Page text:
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The Wettest Place

Wed, 07/13/2022 - 18:21
John A. Wilbur, C.M. Bernstein, W. Patten, and F. Redfern with rumrunners’ guns and radios seized at the Horton mansion on Shinnecock Bay in Hampton Bays.
Courtesy of the Henry L. Ferguson Museum Collection, Fishers Island

“Rumrunning in Suffolk County”
Amy Kasuga Folk 
History Press, $21.99

In the early 1980s, while I was documenting East Hampton's traditional fishing community, several baymen shared with me that, during Prohibition, they had been hired at times to help carry cases of liquor off the beach to waiting trucks. One Springs bayman shyly admitted that he was able to purchase his first automobile with his pay, and one Amagansett bayman confided that many men wore long overcoats with multiple inside pockets where bottles of liquor were stashed after being "separated" from the cases being carried off the beach.

And in Water Mill I remember several old-timers recalling one gang of bootleggers ambushing another gang's liquor-loaded truck at the curve on Montauk Highway just west of where now stands a row of businesses. 

It's been said that Prohibition was created and imposed on the nation by a committed minority, perhaps explaining why, in much of the country during this period, it was willfully, routinely, and perhaps joyfully violated. In many communities, law-breaking became the new norm. With legal alcohol sales forbidden, a large underground economy developed to supply the demand, and much of this was run by organized crime groups. 

These illegal activities stretched even into the realm of Suffolk County, Long Island. Prohibition may have been the law of the land, but for many people it was also a great, albeit illegal, opportunity to make money.

Prohibition in the United States, beginning in 1920 with the passing of the Volstead Act and ending in 1933, was a nationwide constitutional ban on the production, importation, transportation, and sale of alcoholic beverages. The era conjures up for many Americans images of "untouchable" lawmen, gangsters "shooting it out" with both bootlegging competitors and lawmen, and hidden speakeasies.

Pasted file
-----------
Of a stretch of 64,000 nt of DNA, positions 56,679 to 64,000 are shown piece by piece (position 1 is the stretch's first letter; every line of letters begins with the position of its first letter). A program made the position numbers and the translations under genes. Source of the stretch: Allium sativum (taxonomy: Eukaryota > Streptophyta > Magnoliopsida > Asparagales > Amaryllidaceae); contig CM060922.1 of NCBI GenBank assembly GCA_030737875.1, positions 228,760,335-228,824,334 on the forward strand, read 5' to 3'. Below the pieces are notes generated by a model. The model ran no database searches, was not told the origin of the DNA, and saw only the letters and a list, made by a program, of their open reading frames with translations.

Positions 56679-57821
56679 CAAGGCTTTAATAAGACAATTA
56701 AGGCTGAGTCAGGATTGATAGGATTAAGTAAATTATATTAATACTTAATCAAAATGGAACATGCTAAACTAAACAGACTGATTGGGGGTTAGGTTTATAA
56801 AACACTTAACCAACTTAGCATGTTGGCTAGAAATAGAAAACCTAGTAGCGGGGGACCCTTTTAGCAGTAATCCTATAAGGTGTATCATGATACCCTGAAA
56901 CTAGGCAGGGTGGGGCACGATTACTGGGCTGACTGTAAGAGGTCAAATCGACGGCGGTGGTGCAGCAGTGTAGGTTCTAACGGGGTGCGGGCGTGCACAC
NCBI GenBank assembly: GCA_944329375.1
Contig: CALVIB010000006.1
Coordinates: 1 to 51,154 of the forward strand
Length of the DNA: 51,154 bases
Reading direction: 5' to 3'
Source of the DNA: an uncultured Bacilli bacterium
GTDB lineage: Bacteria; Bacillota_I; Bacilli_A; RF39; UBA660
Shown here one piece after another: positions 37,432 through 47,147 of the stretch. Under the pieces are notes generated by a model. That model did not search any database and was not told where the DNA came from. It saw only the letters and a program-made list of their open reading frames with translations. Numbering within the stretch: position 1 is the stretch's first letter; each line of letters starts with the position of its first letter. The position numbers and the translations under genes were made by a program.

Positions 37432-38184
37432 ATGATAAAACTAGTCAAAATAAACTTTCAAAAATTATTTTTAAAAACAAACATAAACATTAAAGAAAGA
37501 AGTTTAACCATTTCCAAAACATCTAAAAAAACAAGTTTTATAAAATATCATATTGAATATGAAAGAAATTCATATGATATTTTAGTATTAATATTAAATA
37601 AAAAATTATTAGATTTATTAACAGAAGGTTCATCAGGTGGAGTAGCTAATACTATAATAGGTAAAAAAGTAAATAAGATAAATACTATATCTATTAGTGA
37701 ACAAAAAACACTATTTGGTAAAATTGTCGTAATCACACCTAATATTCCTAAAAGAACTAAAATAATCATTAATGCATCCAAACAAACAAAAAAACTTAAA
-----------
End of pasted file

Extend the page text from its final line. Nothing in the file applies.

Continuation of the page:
This is in large part thanks to the dozens of movies, novels, and even television series that were inspired by the Prohibition era. The 1931 film "Little Caesar," starring Edward G. Robinson, was one of the first films loosely based on a Prohibition gangster, Al Capone, and helped create a gangster genre. "The Untouchables" was a popular television show that ran from 1959 to 1963 and fictionalized the experiences of Eliot Ness as a Prohibition agent, fighting crime in Chicago in the 1930s with the help of a special team of agents nicknamed the Untouchables. 

Amy Kasuga Folk begins her new book, "Rumrunning in Suffolk County," by briefly discussing the historic notion that humans found that drinking alcohol was safer than drinking potentially bacteria-filled water. She then goes on to briefly discuss the 19th and 20th-century temperance movements, and how some temperance crusaders gained followers by incorporating biased language against new immigrants into their arguments. 

Her next chapter offers a brief overview of Prohibition, followed by a look at how the rumrunning business actually worked. 

The author then presents a year-by-year compilation of reports, from 1921 through 1932, largely gleaned from local newspapers throughout Suffolk County, describing government successes and failures in pursuing and sometimes capturing those involved in transporting liquor from throughout the county to, usually, New York City.

At one point, Ms. Folk quotes a local minister distressed by the amount of liquor being smuggled across Long Island: "Liquor was flowing like a river from east of the Shinnecock Canal to New York City." 

"Long Island," he went on, "which is also termed Liquor Island . . . happens to be the wettest spot in the entire country." 

The Quogue Coast Guard crew confiscating a haul of liquor in a rare photo capturing East End rumrunning circa 1927. Courtesy of the Quogue Historical Society


Using approximately 50 historic black-and-white photos that enhance the newspaper accounts (all notated), personal oral accounts from community members, and a bibliography, Ms. Folk adds to her story one additional section: a bootlegger's code book that had been recovered by a fisherman in Peconic Bay. A rumrunner's boat was being chased by a Coast Guard boat when something flew out of the speedboat and landed in the fisherman's net as he was hauling it in. The code book shows landing sites for smugglers and various messages meant to aid in the smuggling of liquor.

"Rumrunning in Suffolk County" is an easy and pleasant read. Ms. Folk is the collections manager for both the Oysterponds Historical Society and the Southold Historical Museum and serves as the Southold Town historian. She is also a past president of the Long Island Museum Association. 

John Eilertsen retired as the director of the Bridgehampton Museum in 2021. He now lives in West Virginia.

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